To assess the cause of asymmetry, a technetium (Tc) 99m scan was used to reconstruct single-photon emission computerized tomography (SPECT) images (Fig. 2).
Fig. 2 Single-photon emission computerized tomography shows increased uptake in left condyle, indicating left condylar hyperplasia.
The increased uptake in the left condyle indicated left condylar hyperplasia. Muscle function on both sides of the face was evaluated by electromyography, using bipolar surface electrodes. The right temporalis showed greater activity than the left, both at rest and in function. In addition, the right masseter showed slightly greater activity than the left in function (clenching).
Based on the clinical and radiographic analysis, we concluded that the maxilla was deficient on the right side, in the sagittal dimension as well as in the vertical plane. Mandibular dimensions were within normal limits in the sagittal plane, despite the Tc scan indication of a hyperactive condyle on the left side. This finding was reaffirmed by an optimal 12.5% ratio of head size to total body height.10 The ramus was shorter on the right side, resulting in occlusal canting. Therefore, to correct the facial deformity in the vertical and sagittal dimensions, we would need to increase the mandibular ramal and body length and the vertical height of the maxilla on the right side, advance the maxilla, and restore the carious teeth. Conventional treatment of condylar hyperplasia would have called for a condylectomy and mandibular reduction surgery on the left side, but the patient’s facial height contraindicated such reduction.
Fig. 3 After six months of treatment, prior to mandibular distraction.
After six months of treatment, an extraoral device was placed to correct the mandibular asymmetry by distraction of the right side (Fig. 4).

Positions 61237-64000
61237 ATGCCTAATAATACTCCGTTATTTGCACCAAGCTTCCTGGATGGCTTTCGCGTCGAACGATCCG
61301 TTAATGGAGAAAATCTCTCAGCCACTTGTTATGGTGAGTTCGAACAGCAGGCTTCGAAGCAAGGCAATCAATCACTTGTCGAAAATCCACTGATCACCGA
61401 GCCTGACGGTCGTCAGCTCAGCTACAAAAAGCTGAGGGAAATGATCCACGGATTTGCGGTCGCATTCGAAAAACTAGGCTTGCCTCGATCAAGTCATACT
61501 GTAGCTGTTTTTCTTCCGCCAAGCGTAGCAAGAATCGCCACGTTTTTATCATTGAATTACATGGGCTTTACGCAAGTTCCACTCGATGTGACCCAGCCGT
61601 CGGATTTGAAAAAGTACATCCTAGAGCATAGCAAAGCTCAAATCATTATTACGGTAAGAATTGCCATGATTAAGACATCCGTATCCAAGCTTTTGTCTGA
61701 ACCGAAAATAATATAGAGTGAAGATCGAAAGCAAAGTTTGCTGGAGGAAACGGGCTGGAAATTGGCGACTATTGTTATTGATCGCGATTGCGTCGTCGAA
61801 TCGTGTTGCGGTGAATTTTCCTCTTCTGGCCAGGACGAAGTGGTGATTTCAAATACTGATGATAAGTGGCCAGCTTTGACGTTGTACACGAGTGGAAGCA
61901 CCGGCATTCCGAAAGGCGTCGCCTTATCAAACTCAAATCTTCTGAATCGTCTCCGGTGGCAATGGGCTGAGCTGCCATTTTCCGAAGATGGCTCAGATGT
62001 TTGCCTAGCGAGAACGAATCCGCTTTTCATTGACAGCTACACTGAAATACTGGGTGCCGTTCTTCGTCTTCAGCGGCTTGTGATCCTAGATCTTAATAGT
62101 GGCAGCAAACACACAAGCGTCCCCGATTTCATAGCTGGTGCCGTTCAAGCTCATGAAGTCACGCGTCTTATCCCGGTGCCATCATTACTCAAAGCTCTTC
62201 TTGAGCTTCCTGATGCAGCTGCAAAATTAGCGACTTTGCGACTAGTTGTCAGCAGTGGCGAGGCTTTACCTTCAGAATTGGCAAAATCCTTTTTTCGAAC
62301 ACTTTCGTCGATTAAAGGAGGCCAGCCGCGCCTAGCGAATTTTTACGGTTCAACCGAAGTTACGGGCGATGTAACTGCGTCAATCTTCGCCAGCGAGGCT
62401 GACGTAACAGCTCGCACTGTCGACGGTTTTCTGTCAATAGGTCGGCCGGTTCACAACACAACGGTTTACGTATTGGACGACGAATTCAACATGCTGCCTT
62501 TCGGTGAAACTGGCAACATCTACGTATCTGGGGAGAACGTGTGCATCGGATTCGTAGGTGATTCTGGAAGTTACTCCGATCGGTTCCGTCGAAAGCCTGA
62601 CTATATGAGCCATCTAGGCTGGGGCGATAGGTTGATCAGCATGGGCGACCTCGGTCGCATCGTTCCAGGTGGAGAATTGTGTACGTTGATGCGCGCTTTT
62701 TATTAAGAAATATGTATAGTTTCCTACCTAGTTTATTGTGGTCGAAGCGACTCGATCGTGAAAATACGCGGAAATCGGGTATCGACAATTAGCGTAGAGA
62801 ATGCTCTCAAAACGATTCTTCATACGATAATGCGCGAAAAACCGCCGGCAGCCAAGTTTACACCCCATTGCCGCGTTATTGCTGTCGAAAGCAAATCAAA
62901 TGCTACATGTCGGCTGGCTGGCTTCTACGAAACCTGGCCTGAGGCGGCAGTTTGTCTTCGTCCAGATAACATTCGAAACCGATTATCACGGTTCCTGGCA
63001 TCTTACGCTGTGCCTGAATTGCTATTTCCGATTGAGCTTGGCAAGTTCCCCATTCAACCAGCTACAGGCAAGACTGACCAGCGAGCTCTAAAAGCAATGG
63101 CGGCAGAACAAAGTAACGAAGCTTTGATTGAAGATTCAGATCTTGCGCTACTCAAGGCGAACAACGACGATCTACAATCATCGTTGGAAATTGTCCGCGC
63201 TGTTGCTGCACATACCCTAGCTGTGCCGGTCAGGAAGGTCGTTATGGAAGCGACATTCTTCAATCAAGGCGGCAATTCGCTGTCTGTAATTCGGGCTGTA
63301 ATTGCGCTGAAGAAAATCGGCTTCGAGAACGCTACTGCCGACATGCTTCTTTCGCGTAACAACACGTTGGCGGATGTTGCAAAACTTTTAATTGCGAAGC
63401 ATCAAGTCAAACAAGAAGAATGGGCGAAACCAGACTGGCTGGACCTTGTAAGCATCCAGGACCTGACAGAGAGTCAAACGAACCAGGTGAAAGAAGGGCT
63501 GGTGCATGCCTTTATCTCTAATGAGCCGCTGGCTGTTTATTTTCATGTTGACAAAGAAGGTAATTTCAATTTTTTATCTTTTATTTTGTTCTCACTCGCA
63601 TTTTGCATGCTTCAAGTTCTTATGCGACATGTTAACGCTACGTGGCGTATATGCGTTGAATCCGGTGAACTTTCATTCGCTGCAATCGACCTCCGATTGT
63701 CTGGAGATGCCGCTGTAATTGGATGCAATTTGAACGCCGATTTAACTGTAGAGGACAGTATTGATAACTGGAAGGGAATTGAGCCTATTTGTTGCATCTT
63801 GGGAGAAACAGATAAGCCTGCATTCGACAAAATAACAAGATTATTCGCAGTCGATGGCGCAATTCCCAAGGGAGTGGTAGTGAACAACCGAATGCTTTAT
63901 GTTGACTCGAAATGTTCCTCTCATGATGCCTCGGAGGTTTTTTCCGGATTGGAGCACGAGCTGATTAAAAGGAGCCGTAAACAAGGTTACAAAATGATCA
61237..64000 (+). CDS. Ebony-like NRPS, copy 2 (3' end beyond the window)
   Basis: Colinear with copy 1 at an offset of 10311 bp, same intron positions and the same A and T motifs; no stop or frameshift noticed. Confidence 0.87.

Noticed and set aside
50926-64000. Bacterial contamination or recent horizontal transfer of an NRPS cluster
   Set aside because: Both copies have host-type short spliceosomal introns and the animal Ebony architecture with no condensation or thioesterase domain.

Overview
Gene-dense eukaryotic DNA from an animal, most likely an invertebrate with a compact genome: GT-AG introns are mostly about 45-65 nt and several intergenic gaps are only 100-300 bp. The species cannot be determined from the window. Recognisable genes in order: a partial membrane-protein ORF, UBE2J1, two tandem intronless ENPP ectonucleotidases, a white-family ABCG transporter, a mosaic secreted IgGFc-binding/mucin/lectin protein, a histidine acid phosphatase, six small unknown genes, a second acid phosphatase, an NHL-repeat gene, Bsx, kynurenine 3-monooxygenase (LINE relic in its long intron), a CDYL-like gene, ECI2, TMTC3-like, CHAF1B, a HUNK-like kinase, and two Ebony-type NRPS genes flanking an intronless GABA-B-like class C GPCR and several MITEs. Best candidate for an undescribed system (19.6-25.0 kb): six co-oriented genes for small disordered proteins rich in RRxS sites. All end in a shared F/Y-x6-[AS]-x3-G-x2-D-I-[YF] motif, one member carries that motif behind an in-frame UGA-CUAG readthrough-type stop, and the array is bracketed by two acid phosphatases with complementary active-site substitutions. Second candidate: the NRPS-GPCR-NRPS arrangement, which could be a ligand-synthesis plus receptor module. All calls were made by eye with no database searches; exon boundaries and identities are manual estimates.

Fig. 4 After seven months of treatment, with mandibular distraction in progress.
An angular cut was made, and the distractor was placed obliquely to elongate the ramus and the mandibular body simultaneously. Distraction was carried out at the rate of one turn per day for eight days, until the chin point was centered. The distractor was kept in place for another two months to retain the correction.
Although this procedure corrected the canting of the mandibular occlusal plane, it created an 11mm open bite. To bring the posterior teeth into occlusion on the left side, we prescribed ³⁄16", 3.5oz intermaxillary elastics for two months (Fig. 5).
Fig. 5 After eight and a half months of treatment, with mandibular distraction complete, intermaxillary elastics used to close 11mm open bite; bite block worn on right side to maintain interocclusal gap and allow for eventual vertical correction of maxilla.
An intermaxillary elastic was worn across the midline from the upper left canine to the lower right canine to maintain a retentive force toward the distracted side.
At that point, panoramic and PA cephalograms clearly showed the leveled lower occlusal plane with marked deviation of the maxillary occlusal plane, which was canted upward on the right (Fig. 6).
Fig. 6 After 12 months of treatment, lower occlusal plane leveled and maxillary occlusal plane canted upward on right side.
To allow for eventual vertical correction of the maxilla, the interocclusal gap on the right side had been maintained with an acrylic occlusal bite block. A facebow transfer was taken to record the maxillary occlusal plane with respect to the cranium, since the maxilla required correction in both the sagittal and vertical directions. After the models were articulated, a mock surgery was performed to visualize the required amount of correction. A Le Fort I osteotomy was then performed to advance the maxilla by 7mm, along with a genioplasty to correct the chin asymmetry. An intraoral distractor was placed by means of a midpalatal split to elongate the maxilla on the right side, thus correcting the maxillary cant and closing the interocclusal gap (Fig. 7). The upper archwire was cut at the midline to allow vertical descent of the maxilla on the right side (Fig. 8).